The Activist's Diary: Tales From The Trenches
by Brenda Shoss
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Ebony strands of sky coiled through downtown St. Louis as Colleen Tilford videotaped a macabre parade. The 28-year-old mom had secured a babysitter so she could accompany Ringling Bros. Circus handlers on their post-performance walk with the elephants. Crouched in the dark, she recorded the ritual march of shackled elephants from the Savvis Center to the loading docks.
Entwined from tail to trunk, the elephants jogged single-file toward the railroad tracks. When one arthritic female stumbled, irate trainers bullied her with formidable voices. "She was physically spent," Tilford recalls. "One trainer drove the sharp edge of his bullhook into the tender flesh behind her leg. Others beat her until she finally heaved her body into the box car."
Why would a housewife and office manager for a health facility risk arrest and jail time to expose animal abuse in circuses? While most people chart a calculable course between errands, work, family and recreation, an activist transcends everyday life to inhabit the unpredictable. Animal rights activists cut across all demographics. They are grandparents, students, and spouses. Chances are, you work, carpool or exercise with someone who dons a cow suit, sits in a cage, writes letters, or even goes to jail--to speak out for animals.
At age 10, Paul Watson released animals caught in the jaws of leghold traps in the woods around his home. Time magazine recently dubbed the Greenpeace co-founder and current president of the Sea Shepherd Conservation Society a member of "A Century of Heroes" for the planet. The 50-year-old's resume is extraordinary. To unveil covert atrocities inflicted upon ocean wildlife, he has smashed fishing trawlers, rammed whaling ships, and navigated the icy labyrinths where harp seals are clubbed and shot. In 1979 Capt. Watson attacked the Sierra, a pirate vessel notorious for the slaughter of an estimated 25,000 whales. But his defining moment occurred in an inflatable boat off the California coast, where he drifted between a Soviet ship and a pod of whales, hoping to deter the illicit whalers.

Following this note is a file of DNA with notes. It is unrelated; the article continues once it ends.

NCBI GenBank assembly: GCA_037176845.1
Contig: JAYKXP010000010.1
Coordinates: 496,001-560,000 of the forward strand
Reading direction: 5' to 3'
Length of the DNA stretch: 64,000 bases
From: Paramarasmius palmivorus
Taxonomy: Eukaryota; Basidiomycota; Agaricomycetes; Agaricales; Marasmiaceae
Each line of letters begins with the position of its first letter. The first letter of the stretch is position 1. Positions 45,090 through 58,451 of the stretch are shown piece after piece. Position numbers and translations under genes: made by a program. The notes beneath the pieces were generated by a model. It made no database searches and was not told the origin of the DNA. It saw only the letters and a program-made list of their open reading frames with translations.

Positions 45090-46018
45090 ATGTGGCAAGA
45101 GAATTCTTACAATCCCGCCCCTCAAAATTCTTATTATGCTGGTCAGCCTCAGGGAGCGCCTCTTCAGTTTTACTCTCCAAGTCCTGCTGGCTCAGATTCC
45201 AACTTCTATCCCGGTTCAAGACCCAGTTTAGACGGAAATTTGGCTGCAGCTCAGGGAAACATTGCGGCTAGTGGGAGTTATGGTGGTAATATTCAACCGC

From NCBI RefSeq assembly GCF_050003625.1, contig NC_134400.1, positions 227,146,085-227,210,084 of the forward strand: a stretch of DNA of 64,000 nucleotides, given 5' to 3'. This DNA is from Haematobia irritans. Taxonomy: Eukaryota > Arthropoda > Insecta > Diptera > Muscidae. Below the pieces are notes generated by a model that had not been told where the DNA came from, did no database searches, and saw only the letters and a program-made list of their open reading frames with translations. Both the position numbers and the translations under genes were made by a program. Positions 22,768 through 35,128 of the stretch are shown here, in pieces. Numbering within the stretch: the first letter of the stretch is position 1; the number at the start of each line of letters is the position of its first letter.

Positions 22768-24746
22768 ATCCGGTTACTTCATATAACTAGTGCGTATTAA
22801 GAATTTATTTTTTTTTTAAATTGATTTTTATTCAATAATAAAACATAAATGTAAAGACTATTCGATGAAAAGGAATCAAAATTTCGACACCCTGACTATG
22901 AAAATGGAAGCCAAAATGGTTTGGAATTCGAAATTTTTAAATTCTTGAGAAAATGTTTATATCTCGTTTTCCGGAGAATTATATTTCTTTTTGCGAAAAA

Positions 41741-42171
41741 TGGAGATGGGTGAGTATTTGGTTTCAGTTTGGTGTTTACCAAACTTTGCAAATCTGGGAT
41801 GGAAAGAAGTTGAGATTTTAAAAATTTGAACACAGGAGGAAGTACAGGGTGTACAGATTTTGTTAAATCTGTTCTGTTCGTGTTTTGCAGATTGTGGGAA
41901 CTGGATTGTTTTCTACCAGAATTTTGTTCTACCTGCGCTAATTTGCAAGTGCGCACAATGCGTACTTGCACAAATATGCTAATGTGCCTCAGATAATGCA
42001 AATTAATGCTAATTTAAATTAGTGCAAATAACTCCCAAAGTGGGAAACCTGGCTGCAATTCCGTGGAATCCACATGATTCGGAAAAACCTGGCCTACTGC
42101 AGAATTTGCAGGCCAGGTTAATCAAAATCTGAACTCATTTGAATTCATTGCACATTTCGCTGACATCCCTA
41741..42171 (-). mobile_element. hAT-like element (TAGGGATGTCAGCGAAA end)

"We found out quickly that our idea wouldn't work," Watson recounts. "The harpooner fired over our heads, striking a female whale." Another whale then charged toward the killers' harpoon canon. A single shot sent him reeling directly toward Watson's flimsy craft.
"I caught this whale's eye and I knew he understood what we had tried to do for him" Watson remembers. "He could have easily crushed our boat or seized us in his jaws. He did neither. Instead, with great effort he slid back beneath the waves and died."
Watson later learned the whales were butchered to supply high-heat resistant oil for ballistic missiles. "They destroyed an intelligent and beautiful creature to manufacture a weapon meant for mass extermination. That is when it occurred to me that human beings were insane."
Activists such as Watson possess a basic intolerance for abuse of the innocent. Most claim that a life-altering event led to their ironclad resolve. Death was the catalyst for my mother, Sammy Shoss. Diagnosed with schleroderma and hospitalized in 1989, she experienced simultaneous pulmonary edema and heart failure. During her week on life-support, she prayed to live. "Money, education or travel no longer mattered," she says. "I realized that if all I wanted was my life, perhaps other creatures did too."
Shoss pledged to never again be responsible for the death of another living being. She began to purchase cruelty-free cosmetics and household goods. She replaced jewels, furs and leather with animal-free togs and volunteered as a humane educator at area shelters. Today the 65-year-old grandmother is a hit-and-run literature artist who deposits animal rights pamphlets in small-town gas stations, hotels and restaurants across the nation.
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